Rumble in the Jungle

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We said good bye to sunny Mabul Island and took the boat at 16.00 to the mainland. It was a longer, more bumpy and wet ride back and we made a couple of stops for emergency boat repair! Upon arrival in Semporna we checked into Sipidan Inn, an oasis in an otherwise dirty town. A hot shower, air con and wifi was a real luxury after a few days on Mabul island. Our bus to Sepilok would leave at 7.30 therefore an early night. We enjoyed a bottle of red wine with our food at Mabul cafe (thank you François and Valentine).

The Dyana bus was quite full the next morning, a mix of locals and backpackers like us. Our dive company did not purchase adjoining bus seats though thankfully we could shuffle around. The bus stopped for a short break at Lahad Datu and many food sellers got on the already full bus before passengers could get off! As well as fruit and bread snacks you could purchase corn on the cob and snacks wrapped in banana leaf.

The bus stopped at Sepilok junction at 12.30 and we scrambled to gather our belongings quickly and exit the bus, Uncle Tan’s base operations camp was 250m down the road. After a tasty lunch, we were briefed on the route to the jungle camp: 1.5 hour on a bumpy road, followed by a 1 hour speedboat ride up Kinabangtan river. Our guide warned us that the boat had no roof, and with imminent rain we would get very wet!

11 tourists in the mini-van and 2 in the pick up truck carrying the luggage left the base at 14.30. Our luggage was already on one of three speedboats when we arrived at the jetty, along with several trays of eggs. The macaque monkies had pilfered the kitchen and the eggs for the guests! Loud thunder rumbled in the sky and the clouds darkened as we left the jetty at 16.00.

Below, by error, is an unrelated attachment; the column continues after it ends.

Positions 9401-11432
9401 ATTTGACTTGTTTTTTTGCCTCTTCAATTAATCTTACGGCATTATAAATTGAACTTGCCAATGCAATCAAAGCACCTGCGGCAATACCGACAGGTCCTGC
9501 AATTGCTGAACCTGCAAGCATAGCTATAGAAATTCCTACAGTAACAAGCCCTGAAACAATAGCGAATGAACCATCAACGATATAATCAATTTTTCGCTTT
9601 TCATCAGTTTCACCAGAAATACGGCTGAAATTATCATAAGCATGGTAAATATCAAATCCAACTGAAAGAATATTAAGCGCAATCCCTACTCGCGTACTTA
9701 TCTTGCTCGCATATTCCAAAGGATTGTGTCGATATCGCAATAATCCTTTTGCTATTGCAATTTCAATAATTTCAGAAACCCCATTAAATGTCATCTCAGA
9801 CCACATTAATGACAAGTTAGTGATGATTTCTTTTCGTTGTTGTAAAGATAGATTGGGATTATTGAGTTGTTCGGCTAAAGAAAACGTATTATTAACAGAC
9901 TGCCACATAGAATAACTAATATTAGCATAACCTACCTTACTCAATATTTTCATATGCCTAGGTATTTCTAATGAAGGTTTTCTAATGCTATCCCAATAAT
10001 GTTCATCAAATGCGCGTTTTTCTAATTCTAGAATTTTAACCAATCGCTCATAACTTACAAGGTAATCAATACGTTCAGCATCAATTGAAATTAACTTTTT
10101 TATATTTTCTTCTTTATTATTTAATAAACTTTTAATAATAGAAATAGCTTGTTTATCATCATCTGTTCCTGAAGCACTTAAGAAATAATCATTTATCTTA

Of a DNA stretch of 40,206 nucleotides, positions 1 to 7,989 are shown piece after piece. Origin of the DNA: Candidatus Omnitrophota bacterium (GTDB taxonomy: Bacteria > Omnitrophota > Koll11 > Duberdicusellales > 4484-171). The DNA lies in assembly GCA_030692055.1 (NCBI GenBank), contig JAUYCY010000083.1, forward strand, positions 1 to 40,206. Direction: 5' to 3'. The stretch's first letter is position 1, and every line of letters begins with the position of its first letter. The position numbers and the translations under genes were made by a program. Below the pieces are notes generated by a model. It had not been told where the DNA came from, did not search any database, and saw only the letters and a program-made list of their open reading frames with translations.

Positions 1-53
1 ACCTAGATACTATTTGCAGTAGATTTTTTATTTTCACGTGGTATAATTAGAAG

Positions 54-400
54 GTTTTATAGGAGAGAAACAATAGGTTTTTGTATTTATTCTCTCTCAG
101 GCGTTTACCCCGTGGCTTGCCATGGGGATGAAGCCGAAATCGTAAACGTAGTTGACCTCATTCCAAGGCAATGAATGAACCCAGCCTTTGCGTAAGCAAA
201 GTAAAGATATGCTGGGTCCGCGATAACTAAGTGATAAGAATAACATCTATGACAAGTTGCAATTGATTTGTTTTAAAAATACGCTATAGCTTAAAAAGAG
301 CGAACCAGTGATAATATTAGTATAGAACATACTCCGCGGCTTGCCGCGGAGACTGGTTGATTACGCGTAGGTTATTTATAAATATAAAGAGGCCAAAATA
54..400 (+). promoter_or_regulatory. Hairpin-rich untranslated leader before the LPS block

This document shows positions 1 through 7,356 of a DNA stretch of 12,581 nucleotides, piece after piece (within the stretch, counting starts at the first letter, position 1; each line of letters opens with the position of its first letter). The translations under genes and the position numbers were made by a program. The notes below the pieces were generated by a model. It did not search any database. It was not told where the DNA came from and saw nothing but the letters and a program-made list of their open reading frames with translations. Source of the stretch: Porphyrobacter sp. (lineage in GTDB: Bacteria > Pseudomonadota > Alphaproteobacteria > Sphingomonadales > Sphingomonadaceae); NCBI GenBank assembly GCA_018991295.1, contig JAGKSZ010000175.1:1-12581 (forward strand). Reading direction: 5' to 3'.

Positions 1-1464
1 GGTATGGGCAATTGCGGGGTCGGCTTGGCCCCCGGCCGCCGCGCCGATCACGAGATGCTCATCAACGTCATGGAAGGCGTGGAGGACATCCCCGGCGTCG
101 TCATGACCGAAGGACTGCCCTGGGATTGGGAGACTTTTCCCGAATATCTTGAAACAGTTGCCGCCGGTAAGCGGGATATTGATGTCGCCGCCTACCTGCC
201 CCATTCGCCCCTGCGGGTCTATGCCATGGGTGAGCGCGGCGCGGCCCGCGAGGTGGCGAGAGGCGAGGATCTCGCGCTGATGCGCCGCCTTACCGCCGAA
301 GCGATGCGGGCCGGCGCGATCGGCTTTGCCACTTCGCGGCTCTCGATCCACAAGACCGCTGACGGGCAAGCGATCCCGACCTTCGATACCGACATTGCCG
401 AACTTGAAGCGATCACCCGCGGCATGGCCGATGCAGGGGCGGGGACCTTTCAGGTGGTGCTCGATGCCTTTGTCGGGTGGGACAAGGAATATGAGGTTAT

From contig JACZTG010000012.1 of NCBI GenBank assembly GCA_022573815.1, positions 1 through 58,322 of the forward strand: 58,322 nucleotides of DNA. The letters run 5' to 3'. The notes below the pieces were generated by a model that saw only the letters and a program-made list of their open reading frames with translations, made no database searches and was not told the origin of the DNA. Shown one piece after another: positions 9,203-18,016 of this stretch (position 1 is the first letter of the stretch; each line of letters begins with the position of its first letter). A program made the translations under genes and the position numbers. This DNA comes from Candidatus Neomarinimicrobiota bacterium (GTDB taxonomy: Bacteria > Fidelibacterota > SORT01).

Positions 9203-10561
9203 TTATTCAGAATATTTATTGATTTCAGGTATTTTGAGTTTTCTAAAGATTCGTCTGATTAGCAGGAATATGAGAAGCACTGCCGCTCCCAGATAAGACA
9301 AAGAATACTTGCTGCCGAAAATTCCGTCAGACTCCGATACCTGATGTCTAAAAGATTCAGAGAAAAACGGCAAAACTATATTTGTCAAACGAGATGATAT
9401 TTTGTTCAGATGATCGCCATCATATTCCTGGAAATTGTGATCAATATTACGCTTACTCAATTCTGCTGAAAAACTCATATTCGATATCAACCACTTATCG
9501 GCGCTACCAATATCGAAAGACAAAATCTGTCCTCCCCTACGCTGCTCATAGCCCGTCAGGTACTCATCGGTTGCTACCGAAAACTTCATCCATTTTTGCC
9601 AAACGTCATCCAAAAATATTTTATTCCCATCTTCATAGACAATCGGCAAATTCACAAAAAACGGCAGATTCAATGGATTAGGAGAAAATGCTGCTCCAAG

Our group included 4 avid American bird watchers who were quite adept at spotting birds hiding in branches on the riverside. Within 20 mins of departure we spotted a couple of hornbills and kingfishers. Further upstream, camouflaged in the tall trees, a lone orangutan swung from branch to branch. Bingo!! Some visitors to the camp complain about the lack of wildlife on the river and we were lucky to see a real, wild organutan, albeit from a distance.

Jungle Mafia

We spotted gibbons, macaques and probiscus monkies before heavy rain began to fall, we were still 30 mins from the camp!!

The guides had hot tea, coffee and biscuits waiting for us when we arrived. After warming up, we were shown to our shared hut which contained 3 mattresses with mosquito nets and a single lightbulb. Electricity is only available from 18-24 hours, and just to power camera batteries. There is no running water or showers, water is pumped from the river and you wash mandi style at the communal bathing area, it was really quite basic though needs are few in the damp forest. We were advised to store snacks and medicines in large, sealed plastic buckets for night time visitors were likely to eat through our rucksacks in search of food!

We returned to the dining hall for our briefing before dinner, we would do 5 activities during our 3D/2N package: 3 river safari and 2 treks, our night river cruise was scheduled for after dinner. There are 13 male staff at the camp, they are young, friendly and enthusiastic. Our dinner that evening was varied and plentiful, a real feast after the poor food at Mabul backpackers. On our night time river safari, we saw birds sleeping in the trees by the river beds, as well frogs who could end up as dinner for an owl watching close by. A pair of eyes reflected in the flashlight, a crocodile lurking in the water! We arrived back at the camp at 22.30 and went straight to sleep, mindful of our 6am wakeup call and our morning river safari.